Unprecedented opposition delays Iroquois herbicide treatment

Association presses forward with application for 2018

By Jason Starr

Observer staff

The Lake Iroquois Association will continue to press for lake-wide treatment of non-native milfoil overgrowth with an herbicide called sonar in 2018, despite strong opposition from some lake community members.

Misha Cetner of the Vermont Department of Environmental Conservation said the department has never received such an outcry against the potential harmful health effects of the chemical in five previous applications in Vermont, including at Lake Morey in Fairlee and Lake Dunmore in Addison County.

But the proposal at Lake Iroquois is the first the state has considered that seeks to treat an entire body of water, rather than just one concentrated area. As a result, a permit application that typically takes six months to process has taken more than a year, with a decision not expected until this spring.

“Everything was going smoothly, then, during the public notice period, a significant number of public comments came in that were very technical that derailed the draft permit from being issued,” Cetner said. “It’s a new pushback to this type of program. It’s just taking a lot of time to go through it.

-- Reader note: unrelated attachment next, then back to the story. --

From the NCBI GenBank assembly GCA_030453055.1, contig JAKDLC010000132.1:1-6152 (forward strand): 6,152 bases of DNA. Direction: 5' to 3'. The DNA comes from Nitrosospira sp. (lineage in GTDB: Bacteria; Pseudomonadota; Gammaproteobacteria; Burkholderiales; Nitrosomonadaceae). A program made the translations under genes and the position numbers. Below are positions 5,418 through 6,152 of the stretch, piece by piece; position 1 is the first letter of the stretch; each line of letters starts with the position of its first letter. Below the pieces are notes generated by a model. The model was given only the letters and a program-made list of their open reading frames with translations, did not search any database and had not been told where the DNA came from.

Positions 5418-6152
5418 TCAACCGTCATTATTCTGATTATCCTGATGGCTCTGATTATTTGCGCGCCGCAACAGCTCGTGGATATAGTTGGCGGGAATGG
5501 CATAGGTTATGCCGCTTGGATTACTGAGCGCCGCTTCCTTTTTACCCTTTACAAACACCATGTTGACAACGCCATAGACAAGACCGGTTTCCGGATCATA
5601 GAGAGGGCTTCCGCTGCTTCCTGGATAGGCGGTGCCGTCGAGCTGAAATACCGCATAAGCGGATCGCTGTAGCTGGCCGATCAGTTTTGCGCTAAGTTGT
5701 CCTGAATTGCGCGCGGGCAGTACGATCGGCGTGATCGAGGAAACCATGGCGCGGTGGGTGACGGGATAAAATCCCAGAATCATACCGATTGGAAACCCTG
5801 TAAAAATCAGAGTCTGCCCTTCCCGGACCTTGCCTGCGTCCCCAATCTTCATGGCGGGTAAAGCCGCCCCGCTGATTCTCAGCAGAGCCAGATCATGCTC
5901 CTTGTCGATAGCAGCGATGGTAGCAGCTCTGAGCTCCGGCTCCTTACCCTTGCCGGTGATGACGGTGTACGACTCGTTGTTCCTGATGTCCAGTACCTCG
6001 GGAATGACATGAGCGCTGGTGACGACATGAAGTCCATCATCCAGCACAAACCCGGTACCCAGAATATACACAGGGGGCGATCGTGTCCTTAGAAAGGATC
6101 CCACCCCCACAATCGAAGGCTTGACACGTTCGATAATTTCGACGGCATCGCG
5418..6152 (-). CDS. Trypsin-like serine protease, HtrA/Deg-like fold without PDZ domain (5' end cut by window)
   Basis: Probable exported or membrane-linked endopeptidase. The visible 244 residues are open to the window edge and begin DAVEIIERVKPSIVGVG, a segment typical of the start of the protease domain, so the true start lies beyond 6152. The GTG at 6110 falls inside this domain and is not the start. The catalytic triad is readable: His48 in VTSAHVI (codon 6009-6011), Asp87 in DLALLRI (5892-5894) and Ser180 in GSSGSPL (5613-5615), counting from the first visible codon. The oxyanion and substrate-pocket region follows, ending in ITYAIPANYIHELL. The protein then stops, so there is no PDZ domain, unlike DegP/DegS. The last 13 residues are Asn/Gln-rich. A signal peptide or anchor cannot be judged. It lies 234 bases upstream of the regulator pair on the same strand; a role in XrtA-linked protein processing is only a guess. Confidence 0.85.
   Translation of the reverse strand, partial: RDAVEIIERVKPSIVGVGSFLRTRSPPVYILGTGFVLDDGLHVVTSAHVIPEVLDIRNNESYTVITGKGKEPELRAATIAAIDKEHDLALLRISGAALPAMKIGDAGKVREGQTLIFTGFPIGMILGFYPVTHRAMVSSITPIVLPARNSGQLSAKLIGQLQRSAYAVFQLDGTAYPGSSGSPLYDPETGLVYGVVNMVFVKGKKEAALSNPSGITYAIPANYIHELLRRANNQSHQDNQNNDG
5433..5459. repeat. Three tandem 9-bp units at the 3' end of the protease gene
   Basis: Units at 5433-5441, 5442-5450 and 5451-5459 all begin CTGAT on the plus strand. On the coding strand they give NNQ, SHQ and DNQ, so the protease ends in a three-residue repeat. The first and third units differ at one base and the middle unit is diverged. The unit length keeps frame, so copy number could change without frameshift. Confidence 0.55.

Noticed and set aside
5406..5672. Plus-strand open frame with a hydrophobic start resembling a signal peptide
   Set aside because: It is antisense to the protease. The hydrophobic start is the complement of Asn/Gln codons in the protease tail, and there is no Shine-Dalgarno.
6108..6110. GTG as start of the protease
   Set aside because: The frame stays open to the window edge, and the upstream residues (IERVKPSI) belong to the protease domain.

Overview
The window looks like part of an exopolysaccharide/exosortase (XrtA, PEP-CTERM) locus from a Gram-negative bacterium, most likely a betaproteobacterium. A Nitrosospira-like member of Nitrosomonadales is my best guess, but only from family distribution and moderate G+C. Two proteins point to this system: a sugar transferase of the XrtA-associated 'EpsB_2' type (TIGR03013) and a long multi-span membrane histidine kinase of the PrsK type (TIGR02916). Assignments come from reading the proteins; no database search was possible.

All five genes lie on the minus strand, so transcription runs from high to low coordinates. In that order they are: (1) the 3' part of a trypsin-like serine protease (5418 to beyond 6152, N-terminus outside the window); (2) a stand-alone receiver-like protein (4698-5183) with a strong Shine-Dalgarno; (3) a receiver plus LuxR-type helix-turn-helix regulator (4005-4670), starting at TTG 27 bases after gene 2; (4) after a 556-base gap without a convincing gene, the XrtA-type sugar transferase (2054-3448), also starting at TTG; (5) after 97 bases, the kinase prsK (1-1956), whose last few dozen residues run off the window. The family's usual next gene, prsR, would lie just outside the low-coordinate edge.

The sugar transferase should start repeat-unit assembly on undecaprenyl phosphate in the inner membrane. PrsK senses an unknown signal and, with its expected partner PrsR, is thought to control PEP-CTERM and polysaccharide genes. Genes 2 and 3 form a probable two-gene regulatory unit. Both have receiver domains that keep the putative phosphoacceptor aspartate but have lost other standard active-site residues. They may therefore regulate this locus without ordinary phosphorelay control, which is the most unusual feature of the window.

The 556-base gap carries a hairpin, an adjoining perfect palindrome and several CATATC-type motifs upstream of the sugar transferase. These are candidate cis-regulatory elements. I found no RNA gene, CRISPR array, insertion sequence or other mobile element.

“In other areas where (sonar) has been used, typically the applicants have public backing.”

The Lake Iroquois treatment is scheduled to be a lower dose than has been administered at other Vermont lakes, but over a longer period of time — the entire summer of 2018. The active ingredient in the herbicide is fluridone.

Lake Iroquois Association President Chris Conant acknowledged that not every member of the association is on board with the application. But, during his annual association report to the Williston Selectboard earlier this month, he said the treatment is the best way to deal with the problem.

He noted that the infestation seemed to abate in 2017 compared to the summer of 2016. The association added a boat washing station on weekends to prevent new invasives from entering the lake this summer as well as barriers to contain the milfoil.

Lake Iroquios touches the borders of Williston, Richmond and Hinesburg.

“I think it is the most precious resource we have in our community,” Conant said. “We are concerned if we don’t do something, we are going to be in trouble … We’ve got to deal with it.”

The herbicide treatment will cost an estimated $100,000. A annual fee of $500 on association homeowners has yielded $30,000 for the treatment, Conant said. The Town of Williston contributed $20,000 last year, and the associated has requested $5,000 in the coming year’s budget. The association hopes state grants will cover the remaining cost.

The herbicide would control the milfoil problem for about five years, Conant said.